On August 4, 1964, President Lyndon Johnson asked Congress to approve a joint resolution that gave him broad authority to expand the U.S. military’s role in Vietnam beyond an advisory and into a defensive one. Specifically, the Gulf of Tonkin Resolution stated that, “Congress approves and supports the determination of the President, as Commander in Chief, to take all necessary measures to repeal any armed attack against the forces of the United States and to prevent any further aggression.”

The Resolution became the legal basis on which Johnson, and later President Nixon, based their military policies in Vietnam. In the short term, it meant a massive build-up of troops, one consequence of which was the 3rd RRU ceased to be the only ASA asset there.

By mid-1965, ASA had a total of 1,487 personnel distributed among three units: the 3rd RRU, the 7th RRU and the 8th RRU. The 3rd RRU served as the command element over all three.

However, over the next nine months, the creation of direct support units forced the 3rd RRU commander into the untenable position of having to divide his attention between his own operational mission and ensuring the direct support units were meeting the needs of their field commands. Therefore, ASA discontinued the 3rd RRU on June 1, 1966, and redistributed its mission and resources among four new organizations under the administrative control of the 509th Radio Research Group.

Within six years of the 3rd RRU’s initial arrival, ASA’s in-country strength would be nearly 6,000 personnel, divided into 20 to 30 units that were further broken down into detachments and teams located at remote sites and fire support bases. At any given time more than 100 such elements could be scattered throughout South Vietnam — all commanded by the 509th Radio Research Group.
Following the cease-fire in October 1972, the 509th RR Group was discontinued on March 7, 1973, and the handful of its remaining Soldiers boarded the last plane for home, bringing ASA’s 12-year tour of service in Vietnam to a close.




All of this week's top headlines to your email every Friday.


 
 

 
Cyber-Security-Scout-Article-06OCT2014

October is National Cyber Security Awareness Month

U.S. Army graphic by Lawrence Boyd “You Are the First Line of Defense.” That is the message those who are responsible for the defense of the Army’s networks wants to get out to the rest of the Army during National Cyber S...
 
 

Depression awareness showcased during month of October

Stand To! In observance of October as National Depression Awareness Month, the U.S. Army will join several organizations across America to inform the public about the signs and symptoms of depression. The public will learn the importance of seeking treatment and will be provided information about the availability of free online anonymous behavioral health screenings....
 
 

Robin Williams — could someone have helped?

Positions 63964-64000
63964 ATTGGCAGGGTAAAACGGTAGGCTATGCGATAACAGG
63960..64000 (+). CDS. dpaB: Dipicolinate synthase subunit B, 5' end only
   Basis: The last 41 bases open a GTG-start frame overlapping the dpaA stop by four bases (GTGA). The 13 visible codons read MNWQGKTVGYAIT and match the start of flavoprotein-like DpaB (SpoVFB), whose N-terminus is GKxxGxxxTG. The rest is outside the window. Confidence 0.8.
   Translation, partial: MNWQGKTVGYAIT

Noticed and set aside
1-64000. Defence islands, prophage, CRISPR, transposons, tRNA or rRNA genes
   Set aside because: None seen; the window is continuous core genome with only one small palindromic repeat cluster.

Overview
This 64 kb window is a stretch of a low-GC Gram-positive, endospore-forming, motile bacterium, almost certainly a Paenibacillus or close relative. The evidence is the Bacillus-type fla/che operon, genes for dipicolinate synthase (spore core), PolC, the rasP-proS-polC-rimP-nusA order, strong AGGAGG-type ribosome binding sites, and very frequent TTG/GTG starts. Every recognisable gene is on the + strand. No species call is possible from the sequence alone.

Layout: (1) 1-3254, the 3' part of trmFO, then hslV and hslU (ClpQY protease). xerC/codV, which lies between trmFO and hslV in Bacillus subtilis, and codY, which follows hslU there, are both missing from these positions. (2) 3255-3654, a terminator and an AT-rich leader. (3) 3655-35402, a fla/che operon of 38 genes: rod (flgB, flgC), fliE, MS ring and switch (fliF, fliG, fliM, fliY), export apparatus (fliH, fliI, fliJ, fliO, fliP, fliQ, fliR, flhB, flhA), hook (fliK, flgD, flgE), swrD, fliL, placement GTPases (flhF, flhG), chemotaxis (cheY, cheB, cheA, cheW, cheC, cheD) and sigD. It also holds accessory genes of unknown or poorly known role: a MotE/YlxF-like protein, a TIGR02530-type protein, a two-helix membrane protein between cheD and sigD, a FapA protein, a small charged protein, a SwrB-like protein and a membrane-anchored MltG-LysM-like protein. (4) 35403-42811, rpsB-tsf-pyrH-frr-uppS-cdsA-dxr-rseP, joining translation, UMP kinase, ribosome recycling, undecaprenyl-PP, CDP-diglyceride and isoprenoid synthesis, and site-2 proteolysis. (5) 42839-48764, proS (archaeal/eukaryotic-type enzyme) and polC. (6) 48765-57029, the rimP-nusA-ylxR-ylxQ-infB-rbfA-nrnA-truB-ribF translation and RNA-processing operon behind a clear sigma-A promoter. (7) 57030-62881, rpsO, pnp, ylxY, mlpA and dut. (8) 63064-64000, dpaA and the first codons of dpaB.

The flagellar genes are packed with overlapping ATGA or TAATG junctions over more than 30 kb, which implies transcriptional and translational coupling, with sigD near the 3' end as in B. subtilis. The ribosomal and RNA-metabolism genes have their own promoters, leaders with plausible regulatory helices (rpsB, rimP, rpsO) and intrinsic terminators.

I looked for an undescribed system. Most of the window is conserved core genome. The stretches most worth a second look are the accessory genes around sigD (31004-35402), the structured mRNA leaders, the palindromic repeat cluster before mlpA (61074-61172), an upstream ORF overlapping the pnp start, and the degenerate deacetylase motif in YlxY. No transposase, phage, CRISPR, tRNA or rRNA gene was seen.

I haven’t been able to talk about it until now, but I was really angry that Robin Williams committed suicide. I have been a fan of Williams since the Mork and Mindy days and always admired how much he had going for him. I knew he had problems, but somehow never considered that suicide could...
 

 
DoD

DOD recognizes commitment to prevent sexual assault

WASHINGTON — The Defense Department Wednesday honored exceptional groups and individuals from each military component who contributed an innovative idea or approach to positively impact sexual assault prevention and response programs. The Sexual Assault Prevention Innovation Award recognizes Service members and DOD Civilians whose work in support of service members has been particularly notew...
 
 

Trick-or-treat hours set for Fort Huachuca Oct. 31

Fort Huachuca Halloween trick-or-treating will take place Oct. 31 from 6 – 8 p.m. for children under 14. Children 9 and under must be accompanied by an adult. Standard access requirements for the installation remain in effect. This includes the requirement that everyone 16 and over entering the installation provide a valid picture identification and...
 
 

VA processes more than 1.3 million veterans’ claims in FY14

WASHINGTON — More than 1.3 million veterans received decisions on their Department of Veterans Affairs (VA) disability compensation and pension claims in fiscal year 2014 — the highest number in VA’s history, surpassing last year’s record-breaking production by more than 150,000 claims. This second year of record-breaking production comes as VA continues to transform the...
 




0 Comments


Be the first to comment!


Leave a Reply

Your email address will not be published. Required fields are marked *

You may use these HTML tags and attributes: <a href="" title=""> <abbr title=""> <acronym title=""> <b> <blockquote cite=""> <cite> <code> <del datetime=""> <em> <i> <q cite=""> <strike> <strong>


Directory powered by Business Directory Plugin